Your essay has generated a really interesting discussion. I do not know the exact difference between airplane and automobile fuel, but I assume there are similarities and R&D synergies to be had. Autos in the US consumed roughly 15 times more fuel in 2014 than did airplanes [4]; it stands to reason that they will attract more money and brainpower to the development of biofuels. I would love to know more about the overall wisdom of parallel processing this line of research.

I think Erik and Daniel’s points, taken together, might make for an interesting public policy solution. If a disproportionate amount of emission is caused by a certain type of flight, then tightly targeted regulation might be able to influence customer behavior; Amtrak might quickly become more appealing than a regional shuttle. I would be interested to discuss this as a group.

1. Alaska Airlines, “Company Facts,” https://www.alaskaair.com/content/about-us/newsroom/as-fact-sheet, accessed December 2017

2. “Which U.S. City is the Greenest? It Depends on Whom You Ask.” Scientific American, https://www.scientificamerican.com/article/the-greenest-american-cities, accessed December 2017

3. “10 Greenest States in the U.S.”, Chicago Tribune, April 22, 2017, http://www.chicagotribune.com/lifestyles/ct-2017-greenest-states-20170418-photogallery.html, accessed December 2017

4. The U.S. Department of Treasury Bureau of Transportation Statistics, “Fuel Consumption by Mode of Transportation in Physical Units,” https://www.rita.dot.gov/bts/sites/rita.dot.gov.bts/files/publications/national_transportation_statistics/html/table_04_05.html, accessed December 2017

On November 27, 2017, Y.A. commented on The Grape Depression :

Very interesting essay, Grant. I agree with Berit about the need for a holistic look at California’s longterm viability as a wine producing region. While the bulk of your essay dealt with water management, I appreciated that you touched on increasing temperatures in California wine country. My main takeaway is that it might not matter how efficient CB becomes at water management in California; if it’s too hot to grow grapes, it’s too hot to grow grapes. That’s an existential threat to their current business. The threat is further exacerbated by the fact that climate change may actually improve the prospects of some competing regions [1]. As such, I am skeptical about large scale investments in their California water infrastructure.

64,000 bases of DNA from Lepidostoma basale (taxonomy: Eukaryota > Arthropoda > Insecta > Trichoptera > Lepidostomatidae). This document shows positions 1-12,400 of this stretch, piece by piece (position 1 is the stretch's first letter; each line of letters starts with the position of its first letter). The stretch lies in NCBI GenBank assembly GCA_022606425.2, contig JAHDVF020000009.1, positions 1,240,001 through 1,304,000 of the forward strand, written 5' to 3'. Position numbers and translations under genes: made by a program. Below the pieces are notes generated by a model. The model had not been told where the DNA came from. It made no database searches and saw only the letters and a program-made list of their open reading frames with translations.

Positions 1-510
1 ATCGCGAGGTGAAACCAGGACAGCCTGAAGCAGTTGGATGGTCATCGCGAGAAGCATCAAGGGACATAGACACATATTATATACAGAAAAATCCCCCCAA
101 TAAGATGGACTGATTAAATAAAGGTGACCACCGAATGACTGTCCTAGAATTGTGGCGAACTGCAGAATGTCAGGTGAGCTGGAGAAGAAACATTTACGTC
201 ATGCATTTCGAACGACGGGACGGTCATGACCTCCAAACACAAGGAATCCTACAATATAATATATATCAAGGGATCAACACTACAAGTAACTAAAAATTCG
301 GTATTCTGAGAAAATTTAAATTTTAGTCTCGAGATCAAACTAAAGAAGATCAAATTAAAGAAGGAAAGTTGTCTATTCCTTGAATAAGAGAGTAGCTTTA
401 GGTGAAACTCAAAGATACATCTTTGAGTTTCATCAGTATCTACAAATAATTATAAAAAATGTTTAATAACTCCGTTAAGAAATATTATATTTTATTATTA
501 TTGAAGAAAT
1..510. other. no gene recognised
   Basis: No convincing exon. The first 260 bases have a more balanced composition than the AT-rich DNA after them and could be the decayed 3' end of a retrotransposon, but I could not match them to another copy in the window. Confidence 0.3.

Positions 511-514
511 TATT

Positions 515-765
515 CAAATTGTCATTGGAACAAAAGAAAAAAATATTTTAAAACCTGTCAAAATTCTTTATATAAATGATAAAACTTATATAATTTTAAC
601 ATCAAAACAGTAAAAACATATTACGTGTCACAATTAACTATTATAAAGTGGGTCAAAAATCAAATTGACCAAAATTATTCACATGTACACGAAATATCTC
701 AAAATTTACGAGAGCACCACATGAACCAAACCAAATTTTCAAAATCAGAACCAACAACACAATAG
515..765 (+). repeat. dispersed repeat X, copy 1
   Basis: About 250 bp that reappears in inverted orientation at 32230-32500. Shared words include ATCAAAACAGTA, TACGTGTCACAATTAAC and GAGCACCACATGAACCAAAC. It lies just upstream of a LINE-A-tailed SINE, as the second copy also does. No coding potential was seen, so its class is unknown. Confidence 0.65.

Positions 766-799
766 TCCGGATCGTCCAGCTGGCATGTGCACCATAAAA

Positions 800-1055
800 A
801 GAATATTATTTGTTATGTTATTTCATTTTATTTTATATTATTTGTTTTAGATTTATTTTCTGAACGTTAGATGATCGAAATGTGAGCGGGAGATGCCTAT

CB should look to spin off the part of their grape supply chain that is vertically integrated. While they no doubt enjoy cost savings from operating 13,600 acres on their own, that acreage also exposes them to more climate related risk than might be prudent in the long run. If they believe that California’s climate is changing in a way that will imperil its ability to produce quality grapes, then there is no time like the present to act. That land is likely valued at a premium over what it might be valued at if it were used for other purposes; in other words, it will be quite expensive to transition it “when the time comes.” If CB’s sensitivity to the business ramifications of climate change outpace a good share of possible buyers, which the essay seems to indicate, then the time to sell is now. Even if the longterm ramifications of climate change are already somewhat priced into the value of the land, I would imagine that a degree of uncertainty is also priced in, along with some level of irrational attachment (or vanity driven attachment) to the region. That will change with time.

Moving away from a vertical supply chain makes sense because it makes them nimble; being nimble is only useful if they begin to look at where they might pivot. I think they are wise to diversify their product mix; I also very much agree with your recommendations about looking at acquisitions in geographic areas that may stand to “benefit” from climate change.

1. Bland, Alastair. “An Upside to Climate Change – Better French Wine.” NPR.org, March 21, 2016, https://www.npr.org/sections/thesalt/2016/03/21/470872883/an-upside-to-climate-change-better-french-wine, Accessed November 2017